BOSTON – Gathering in front of the city’s Romanesque Trinity Church yesterday, more than 150 Boston-area Jews remembered the victims of last week’s Kehilat Bnei Torah synagogue attack in Jerusalem’s Har Nof neighborhood.
Holding candles and “Stand with Israel” signs, a crowd of all ages listened to a chanting of the El Malei Rachamim funeral prayer including the five victims’ names. Among those murdered was Rabbi Mosheh Twersky, who once lived in Boston and maintained extensive ties with the local Jewish community.
The 59-year old Twersky was the grandson of New England’s most prominent rabbi, the late Joseph B. Soloveitchik, a founder of modern Orthodoxy. Twersky graduated from Boston’s Soloveitchik-founded Maimonides School in 1973, and — after moving to Israel in 1990 — he founded the English-language Toras Moshe yeshiva in Jerusalem. His Har Nof neighborhood is home to dozens of other one-time Bostonians who moved to Israel.
On Tuesday morning, two Palestinian terrorists attacked 30 worshipers – including Twersky – with guns, knives and axes during morning prayers. Twersky was the first reported fatality, followed by three other rabbis and a Druze police officer.
After Sunday’s vigil’s speaking program, participants remained in Copley Square for up to an hour with memorial candles. The vigil was the largest public outdoor gathering of Boston Jews since the summer’s Operation Protective Edge prompted several rallies.
Seventeen-year-old Andrew Jacobson joined the vigil with classmates from Swampscott High School, north of Boston. As the last speaker concluded, Jacobson yelled out, “I think we should sing ‘HaTikvah,’ everyone join in,” and he started to sing Israel’s national anthem.
“What happened in Jerusalem last week solidified my belief that we are on the right moral side,” Jacobson told The Times of Israel.
“I saw how Jewish leaders around the world condemn attacks against Arabs, when they have taken place,” said Jacobson. “Is there a single Muslim or imam who unequivocally condemned this synagogue attack?”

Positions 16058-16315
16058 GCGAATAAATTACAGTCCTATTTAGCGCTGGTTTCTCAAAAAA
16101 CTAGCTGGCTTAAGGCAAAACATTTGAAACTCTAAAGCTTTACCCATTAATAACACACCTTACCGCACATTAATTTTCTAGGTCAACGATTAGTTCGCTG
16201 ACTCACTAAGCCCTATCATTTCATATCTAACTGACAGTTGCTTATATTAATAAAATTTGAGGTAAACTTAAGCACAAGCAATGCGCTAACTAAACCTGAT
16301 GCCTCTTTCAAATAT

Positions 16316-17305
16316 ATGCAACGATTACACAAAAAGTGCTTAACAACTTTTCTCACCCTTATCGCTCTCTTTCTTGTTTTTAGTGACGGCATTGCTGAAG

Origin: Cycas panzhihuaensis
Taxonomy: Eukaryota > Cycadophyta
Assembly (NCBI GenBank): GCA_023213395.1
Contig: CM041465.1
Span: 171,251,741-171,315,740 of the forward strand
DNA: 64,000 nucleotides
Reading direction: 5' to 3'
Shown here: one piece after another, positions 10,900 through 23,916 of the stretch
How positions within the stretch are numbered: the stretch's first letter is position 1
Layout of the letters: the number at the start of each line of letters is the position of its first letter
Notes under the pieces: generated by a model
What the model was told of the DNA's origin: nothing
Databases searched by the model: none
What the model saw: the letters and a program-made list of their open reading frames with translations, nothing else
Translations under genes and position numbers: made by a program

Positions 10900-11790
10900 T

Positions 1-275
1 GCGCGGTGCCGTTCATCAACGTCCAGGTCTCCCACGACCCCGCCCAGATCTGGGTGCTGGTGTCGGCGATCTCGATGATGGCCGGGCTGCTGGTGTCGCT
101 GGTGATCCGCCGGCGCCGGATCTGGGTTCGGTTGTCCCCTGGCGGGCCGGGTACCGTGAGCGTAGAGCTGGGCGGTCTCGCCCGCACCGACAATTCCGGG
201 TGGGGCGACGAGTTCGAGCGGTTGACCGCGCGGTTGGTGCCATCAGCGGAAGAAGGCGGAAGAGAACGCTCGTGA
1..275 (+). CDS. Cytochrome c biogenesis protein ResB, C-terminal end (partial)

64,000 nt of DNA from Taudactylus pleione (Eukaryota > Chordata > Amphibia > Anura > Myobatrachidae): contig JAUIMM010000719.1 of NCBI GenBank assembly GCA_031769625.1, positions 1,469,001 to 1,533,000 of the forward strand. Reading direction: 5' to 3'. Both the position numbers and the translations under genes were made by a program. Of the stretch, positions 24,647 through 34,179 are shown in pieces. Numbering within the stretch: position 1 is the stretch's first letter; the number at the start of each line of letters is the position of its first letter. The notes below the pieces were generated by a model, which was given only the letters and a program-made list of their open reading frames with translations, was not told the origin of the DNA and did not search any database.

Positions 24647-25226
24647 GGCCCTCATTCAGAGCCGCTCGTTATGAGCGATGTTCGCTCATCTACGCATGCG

The vigil was organized by local activist Gil Bloom, head of the Boston Israel Action Committee, started in 2000. Bloom opened the event by referring to the house of worship participants stood in front of, the 1872-constructed Trinity Church.
“Each of the five people who died was doing their job,” said Bloom, who named the four rabbis and Druze police officer killed in the attack.
“The rabbis were immersed in prayer during the time of death,” said Bloom. “The police officer died protecting Israelis,” he said.
Calling himself the grandson of survivors, Bloom told mourners that “change starts with remembering, it starts with a memorial.” He noted the importance of holding these gatherings outside in public, where passersby will “catch a snippet” of the commemoration and why it matters to their neighbors.
“All people have the right to pray in freedom and safety in their places of worship,” said Jeremy Burton, executive director of Boston’s Jewish Community Relations Council.
Burton drew a contrast between Palestinians’ reaction to the synagogue attack – “handout out candies in the street” – and the ideal of “raising children to love Israel, to love Judaism, and to love freedom of religion,” he said.
On Tuesday evening, just hours after learning of the attack, the Maimonides School in Brookline held a memorial service for Twersky, who is survived by his wife, five children and ten grandchildren. More than 500 community members came to remember the late rabbi and express their outrage at the Jerusalem attack.
“We are heartbroken, we are numb,” said Naty Katz, Twersky’s former Maimonides classmate who now runs the school. “I will always remember Mosheh for his modesty, his brilliance, his smile and his kindness,” he said.
Danny Langermann of Boston, another former classmate of Twersky’s, gave a personal perspective on growing up with the rabbi and then learning from him. Langermann also recalled Twersky’s skills as a football offensive lineman more than four decades ago.
“We grew up together; our families were very close,” said Langermann. “We played whiffle ball together, we davened together, we danced together. I’ll remember him as a family man as much as a scholar,” he said.
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